Sara: At this stage, is the plan to put those returned people into Howard Springs rather than hotel quarantine amongst the states?

Tehan: The idea would be to have those repatriation flights returning, those passengers returning, to Howard Springs in the first instance.

Sara: Is there a plan to increase the capacity overall at Howard Springs to speed up that process?

Tehan: We've just finished increasing the capacity of Howard Springs. It can now take up to 2000—and the Federal Government has been working very cooperatively with the Northern Territory Government on that and it's now in a position to be able to take 2000 returnees this month.

Sara: So, of the 9000 Australians who are still stranded in India, much concern is focussed on the 900 who are classified as vulnerable. How much of a sense of urgency is there to get them home?

Tehan: We’ll be working to do everything we can to try and get them home as quickly as we possibly can. Obviously, the situation on the ground in India is fraught, but our High Commission and our consuls have been working very, very diligently over the last few weeks to make sure that those people are identified and the arrangements can be put in place to try and repatriate them—but they're obviously spread out across India. So, there will be quite an amount of logistical work that’s required to be able to repatriate them. But, we’ll systematically and methodically work through that and make sure we’re doing it in a way which also means that we’re looking after those vulnerable Australians who want to return, looking after their health, but also making sure that we’ve got the facilities back here and our health facilities can look after them upon return.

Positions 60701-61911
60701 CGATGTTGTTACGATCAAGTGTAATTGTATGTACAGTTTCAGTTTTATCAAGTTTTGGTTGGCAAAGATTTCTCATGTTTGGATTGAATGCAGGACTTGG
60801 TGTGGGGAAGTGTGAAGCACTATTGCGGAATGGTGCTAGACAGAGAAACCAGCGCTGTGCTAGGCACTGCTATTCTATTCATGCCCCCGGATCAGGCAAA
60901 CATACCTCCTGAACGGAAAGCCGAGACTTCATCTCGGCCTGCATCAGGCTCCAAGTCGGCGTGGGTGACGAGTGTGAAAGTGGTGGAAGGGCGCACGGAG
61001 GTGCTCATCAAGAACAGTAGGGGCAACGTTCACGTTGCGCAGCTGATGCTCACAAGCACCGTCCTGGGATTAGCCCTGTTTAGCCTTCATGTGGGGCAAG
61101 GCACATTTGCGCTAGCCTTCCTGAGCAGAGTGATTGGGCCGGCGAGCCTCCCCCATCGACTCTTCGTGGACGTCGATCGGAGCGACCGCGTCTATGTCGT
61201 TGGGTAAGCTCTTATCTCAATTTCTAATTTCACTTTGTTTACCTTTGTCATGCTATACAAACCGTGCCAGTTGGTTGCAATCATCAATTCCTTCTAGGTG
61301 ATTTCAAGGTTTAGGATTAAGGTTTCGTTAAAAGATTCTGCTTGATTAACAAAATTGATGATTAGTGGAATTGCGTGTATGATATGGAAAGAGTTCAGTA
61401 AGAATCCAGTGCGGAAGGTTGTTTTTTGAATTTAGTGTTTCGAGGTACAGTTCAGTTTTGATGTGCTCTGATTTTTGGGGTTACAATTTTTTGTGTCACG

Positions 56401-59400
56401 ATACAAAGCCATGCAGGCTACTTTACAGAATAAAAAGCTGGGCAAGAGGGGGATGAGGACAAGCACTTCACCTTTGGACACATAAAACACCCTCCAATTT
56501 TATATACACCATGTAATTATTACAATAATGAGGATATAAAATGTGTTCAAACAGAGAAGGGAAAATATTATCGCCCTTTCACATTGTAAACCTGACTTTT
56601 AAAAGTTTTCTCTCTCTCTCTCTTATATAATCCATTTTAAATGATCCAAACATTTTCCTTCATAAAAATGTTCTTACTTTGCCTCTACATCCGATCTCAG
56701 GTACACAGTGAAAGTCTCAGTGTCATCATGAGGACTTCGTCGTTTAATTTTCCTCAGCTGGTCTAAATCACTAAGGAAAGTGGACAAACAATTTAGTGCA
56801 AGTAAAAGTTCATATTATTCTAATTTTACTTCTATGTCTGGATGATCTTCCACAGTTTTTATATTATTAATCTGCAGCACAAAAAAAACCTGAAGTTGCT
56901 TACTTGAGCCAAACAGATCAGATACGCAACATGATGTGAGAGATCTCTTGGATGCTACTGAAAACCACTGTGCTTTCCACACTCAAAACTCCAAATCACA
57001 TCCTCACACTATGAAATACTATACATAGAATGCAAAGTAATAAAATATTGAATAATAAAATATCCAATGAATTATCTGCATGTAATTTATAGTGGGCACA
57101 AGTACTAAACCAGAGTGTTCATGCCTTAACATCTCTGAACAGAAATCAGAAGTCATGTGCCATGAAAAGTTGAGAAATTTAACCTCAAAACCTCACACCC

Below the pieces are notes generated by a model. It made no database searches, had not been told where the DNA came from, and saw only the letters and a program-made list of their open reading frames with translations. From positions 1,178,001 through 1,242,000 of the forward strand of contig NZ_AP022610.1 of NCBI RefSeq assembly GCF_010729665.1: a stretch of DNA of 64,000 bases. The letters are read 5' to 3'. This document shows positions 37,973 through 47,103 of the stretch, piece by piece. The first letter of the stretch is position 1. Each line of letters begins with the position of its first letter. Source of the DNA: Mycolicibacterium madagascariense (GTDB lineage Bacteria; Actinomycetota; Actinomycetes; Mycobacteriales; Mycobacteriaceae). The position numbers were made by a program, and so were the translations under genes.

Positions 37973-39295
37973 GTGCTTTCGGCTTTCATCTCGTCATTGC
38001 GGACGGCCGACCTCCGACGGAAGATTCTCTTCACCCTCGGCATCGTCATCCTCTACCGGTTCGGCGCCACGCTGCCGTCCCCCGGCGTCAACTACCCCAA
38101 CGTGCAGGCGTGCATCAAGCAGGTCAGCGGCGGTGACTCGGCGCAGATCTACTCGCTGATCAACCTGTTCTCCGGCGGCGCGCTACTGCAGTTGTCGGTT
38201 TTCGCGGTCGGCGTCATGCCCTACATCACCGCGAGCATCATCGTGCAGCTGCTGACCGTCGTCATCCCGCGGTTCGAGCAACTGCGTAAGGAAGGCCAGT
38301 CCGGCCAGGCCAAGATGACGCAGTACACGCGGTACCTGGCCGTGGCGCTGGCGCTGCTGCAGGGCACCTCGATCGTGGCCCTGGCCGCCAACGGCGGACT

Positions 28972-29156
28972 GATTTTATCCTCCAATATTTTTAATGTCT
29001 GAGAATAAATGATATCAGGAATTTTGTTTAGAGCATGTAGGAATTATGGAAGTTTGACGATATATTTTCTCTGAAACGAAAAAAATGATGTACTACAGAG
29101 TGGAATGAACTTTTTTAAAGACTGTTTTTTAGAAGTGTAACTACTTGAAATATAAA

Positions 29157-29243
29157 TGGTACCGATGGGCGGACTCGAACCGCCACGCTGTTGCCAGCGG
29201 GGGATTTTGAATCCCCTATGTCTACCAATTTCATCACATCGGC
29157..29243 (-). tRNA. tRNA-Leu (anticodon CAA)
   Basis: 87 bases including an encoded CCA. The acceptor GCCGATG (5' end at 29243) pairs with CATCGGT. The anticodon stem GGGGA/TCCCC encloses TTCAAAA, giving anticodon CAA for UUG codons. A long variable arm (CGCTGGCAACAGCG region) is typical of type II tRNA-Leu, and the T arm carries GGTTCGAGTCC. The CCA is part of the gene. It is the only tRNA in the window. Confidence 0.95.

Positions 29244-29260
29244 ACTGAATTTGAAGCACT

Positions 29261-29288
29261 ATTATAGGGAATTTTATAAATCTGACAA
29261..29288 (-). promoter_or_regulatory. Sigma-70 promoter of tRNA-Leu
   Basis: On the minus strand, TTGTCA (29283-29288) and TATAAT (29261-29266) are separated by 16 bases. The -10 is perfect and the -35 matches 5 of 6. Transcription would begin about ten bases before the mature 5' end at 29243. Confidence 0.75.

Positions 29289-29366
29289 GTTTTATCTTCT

Sara: The Foreign Minister, Marise Payne, has spoken with the Indian Foreign Minister, overnight. What’s the message from India been about this issue?

Tehan: The message between our two countries right throughout this pandemic has been about making sure we’re working together to help and assist each country deal with the pandemic. And I know, having spoken to my Indian counterpart last week, he was very grateful for the assistance that Australia was providing to help India deal with this third wave and we’ll continue to do what we can to help India and work with India to help deal with this current third wave that they’re facing.

Sara: Minister, this is a big turnaround from threatening on paper, at least, fines and jail for Australians who are trying to return from India, to then going actually to repatriation flights. Does the Government now concede that perhaps it went too hard on this issue?